Over the years, Winchester collectors generally ignored the One of One Thousand and One of One Hundred markings, considering them of little extra value. And then writer-historian Stuart Lake—who had popularized the long-barreled Colt Buntline Special in his 1931 biography Wyatt Earp, Frontier Marshal—wrote a story featuring a One of One Thousand Model 1873 Winchester that became the basis for the 1950 Jimmy Stewart film Winchester ’73. As part of the movie’s promotional campaign, Winchester and Universal Pictures offered a brand-new Model 1894 carbine to the first 20 people who could prove they owned an original One of One Thousand. The promotion struck a chord with Old West aficionados and made an icon of the One of One Thousand. Almost overnight every Winchester collector worth his salt wanted one.
And so the value of One of One Thousands has skyrocketed from $1,000 per gun in the 1950s to more than $100,000 per gun today, and gun experts consider the rifles the rarest of any U.S. production-line firearm ever made. The latest edition of Flayderman’s Guide to Antique American Firearms values a One of One Thousand Model 1873 in good condition (no original finish) at $37,500 and one in excellent condition (80 percent original finish) at $200,000; the rarer One of One Hundred is valued at $40,000 in good condition and $225,000 in excellent condition. The scarcer One of One Thousand Model 1876 is valued at $50,000 in good condition and $225,000 in excellent condition; the even rarer One of One Hundred is valued at $50,000 in good condition and $250,000 in excellent condition.
In September 2010 Rock Island Auction Co. of Moline, Ill., auctioned off two of the finest known examples of One of One Thousands. A factory-refurbished Model 1873, Serial No. 23385, that was sold in November 1876 and profusely engraved for the Centennial International Exposition, brought $276,000. And a Model 1876, Serial No. 1216, that left the factory on December 28, 1877, went for even more—$402,500.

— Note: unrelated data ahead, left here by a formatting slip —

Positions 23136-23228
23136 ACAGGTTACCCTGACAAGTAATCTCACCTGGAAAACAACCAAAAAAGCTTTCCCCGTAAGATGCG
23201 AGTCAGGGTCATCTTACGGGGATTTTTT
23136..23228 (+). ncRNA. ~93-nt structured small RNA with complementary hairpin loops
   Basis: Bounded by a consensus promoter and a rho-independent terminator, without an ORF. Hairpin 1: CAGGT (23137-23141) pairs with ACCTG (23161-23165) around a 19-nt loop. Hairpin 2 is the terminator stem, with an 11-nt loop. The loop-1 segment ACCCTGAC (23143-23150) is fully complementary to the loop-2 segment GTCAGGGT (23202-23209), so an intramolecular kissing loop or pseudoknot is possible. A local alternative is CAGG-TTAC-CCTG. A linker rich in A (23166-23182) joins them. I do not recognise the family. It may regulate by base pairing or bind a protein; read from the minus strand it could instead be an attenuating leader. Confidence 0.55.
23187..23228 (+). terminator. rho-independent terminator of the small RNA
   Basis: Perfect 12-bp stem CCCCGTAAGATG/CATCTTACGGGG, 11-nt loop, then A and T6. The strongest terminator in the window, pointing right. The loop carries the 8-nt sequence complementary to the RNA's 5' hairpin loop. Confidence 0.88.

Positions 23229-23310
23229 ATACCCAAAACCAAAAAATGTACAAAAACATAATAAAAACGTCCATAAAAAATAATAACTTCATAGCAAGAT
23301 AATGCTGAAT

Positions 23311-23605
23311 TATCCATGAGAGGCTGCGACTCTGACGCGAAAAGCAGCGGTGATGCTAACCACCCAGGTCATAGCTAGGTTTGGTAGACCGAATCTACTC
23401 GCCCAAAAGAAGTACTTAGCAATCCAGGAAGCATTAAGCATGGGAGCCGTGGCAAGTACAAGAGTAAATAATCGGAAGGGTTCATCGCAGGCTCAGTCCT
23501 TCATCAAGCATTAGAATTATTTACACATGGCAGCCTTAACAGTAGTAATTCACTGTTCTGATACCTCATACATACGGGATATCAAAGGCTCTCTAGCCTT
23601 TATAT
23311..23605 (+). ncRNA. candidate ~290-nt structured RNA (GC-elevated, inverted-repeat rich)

In 1958 the wife of a friend of mine inherited an old chicken ranch near Sacramento. They found a Model 1873 Winchester One of One Thousand propped upside-down in the corner of the tank house, and they brought the rifle to me to properly clean up. It took me six months, and I had it for over a year. They finally decided they wanted $2,000 for it at a time most One of One Thousands cost about $1,500 and nice Colt revolvers could be had for $150 each. So I chickened out. Another friend of mine bought it, and before he died several years ago, he sold it for $100,000
Noted firearms historian R.L. Wilson sums up the rarity of the One of One Thousands in Winchester: An American Legend, noting he has only ever found about 25 percent of them. And he adds: “It is unlikely that the balance has been lost over the years; most are still out there. Most of these One of One Hundreds and One of One Thousands remain to be discovered, usually in attics of private homes, but sometimes they are in the hands of individuals who have no idea of the meaning of that magical ‘One of One Thousand’ inscription on the barrel of the rifle standing in a corner or in a closet.”
So happy hunting, folks. I found one once. Maybe you can, too.
Originally published in the February 2011 issue of Wild West. To subscribe, click here.